Bruce Forsyth's Hot Streak
|This article needs additional citations for verification. (February 2011) (Learn how and when to remove this template message)|
|Bruce Forsyth's Hot Streak|
|Directed by||James Marcione|
|Presented by||Bruce Forsyth|
|Narrated by||Gene Wood
|Country of origin||United States|
|No. of episodes||65|
|Executive producer(s)||Robert Noah|
Roger Speakman (Development Producer)
Caryn Lucas (Development Producer)
|Location(s)||The Prospect Studios
|Running time||25 minutes|
|Production company(s)||Reg Grundy Productions|
|Original release||January 6– April 4, 1986|
Bruce Forsyth's Hot Streak is an American television game show that aired on ABC from January 6 to April 4, 1986. British television personality Bruce Forsyth hosted the series, the only time he hosted a series outside of his native United Kingdom. Gene Wood was the original announcer, with the last two weeks of shows announced by Marc Summers.
The show originated as a pilot in 1983 hosted by Gene Rayburn called Party Line. The show was picked up with a few minor changes, mainly Forsyth replacing Rayburn as host and the show title changed.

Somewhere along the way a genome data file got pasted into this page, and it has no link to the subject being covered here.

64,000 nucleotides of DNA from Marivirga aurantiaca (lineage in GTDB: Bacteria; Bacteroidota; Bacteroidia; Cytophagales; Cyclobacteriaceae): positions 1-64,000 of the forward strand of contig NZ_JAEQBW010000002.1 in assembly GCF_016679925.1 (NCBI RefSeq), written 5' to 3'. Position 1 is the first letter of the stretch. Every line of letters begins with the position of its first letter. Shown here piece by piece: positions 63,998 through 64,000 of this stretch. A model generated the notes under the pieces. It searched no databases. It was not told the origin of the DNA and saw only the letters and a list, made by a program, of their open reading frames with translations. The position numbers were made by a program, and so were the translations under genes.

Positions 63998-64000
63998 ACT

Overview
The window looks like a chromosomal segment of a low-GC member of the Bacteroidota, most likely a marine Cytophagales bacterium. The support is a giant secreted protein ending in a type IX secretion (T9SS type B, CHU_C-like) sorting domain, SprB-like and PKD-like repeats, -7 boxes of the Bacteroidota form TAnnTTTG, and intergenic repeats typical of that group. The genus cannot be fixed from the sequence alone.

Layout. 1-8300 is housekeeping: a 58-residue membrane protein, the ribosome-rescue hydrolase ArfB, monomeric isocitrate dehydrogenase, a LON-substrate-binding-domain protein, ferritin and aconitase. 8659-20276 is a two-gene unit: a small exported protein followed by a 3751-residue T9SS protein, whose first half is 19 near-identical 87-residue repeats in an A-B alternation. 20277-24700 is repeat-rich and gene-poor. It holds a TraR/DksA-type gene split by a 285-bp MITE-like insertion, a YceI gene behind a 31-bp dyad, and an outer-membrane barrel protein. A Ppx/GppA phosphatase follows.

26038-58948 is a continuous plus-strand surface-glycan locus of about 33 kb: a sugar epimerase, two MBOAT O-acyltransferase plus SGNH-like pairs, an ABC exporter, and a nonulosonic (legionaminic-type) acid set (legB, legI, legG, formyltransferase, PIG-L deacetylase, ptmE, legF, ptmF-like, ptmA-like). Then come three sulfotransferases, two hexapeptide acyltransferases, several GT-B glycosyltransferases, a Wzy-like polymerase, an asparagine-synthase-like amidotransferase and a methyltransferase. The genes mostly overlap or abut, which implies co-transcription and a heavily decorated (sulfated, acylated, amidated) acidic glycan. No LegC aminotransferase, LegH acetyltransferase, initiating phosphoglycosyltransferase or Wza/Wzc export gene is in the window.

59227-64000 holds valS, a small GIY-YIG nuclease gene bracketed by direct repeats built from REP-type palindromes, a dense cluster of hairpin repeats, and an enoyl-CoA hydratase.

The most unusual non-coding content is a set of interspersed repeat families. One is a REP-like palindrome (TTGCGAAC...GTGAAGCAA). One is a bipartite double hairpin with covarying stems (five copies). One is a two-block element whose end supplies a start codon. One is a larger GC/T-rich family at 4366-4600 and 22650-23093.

Reg Grundy Productions produced Bruce Forsyth's Hot Streak, which was the first daytime series the Grundy company produced for a network other than NBC. It was also only Grundy's fourth series he attempted in America, after Scrabble, Time Machine, and daytime and syndicated editions of Sale of the Century. To that point, the daytime Sale and Scrabble had been hits while Time Machine and the syndicated Sale were relatively short lived.
Bruce Forsyth's Hot Streak was also the last American production for the Grundy Organisation to premiere until 1993.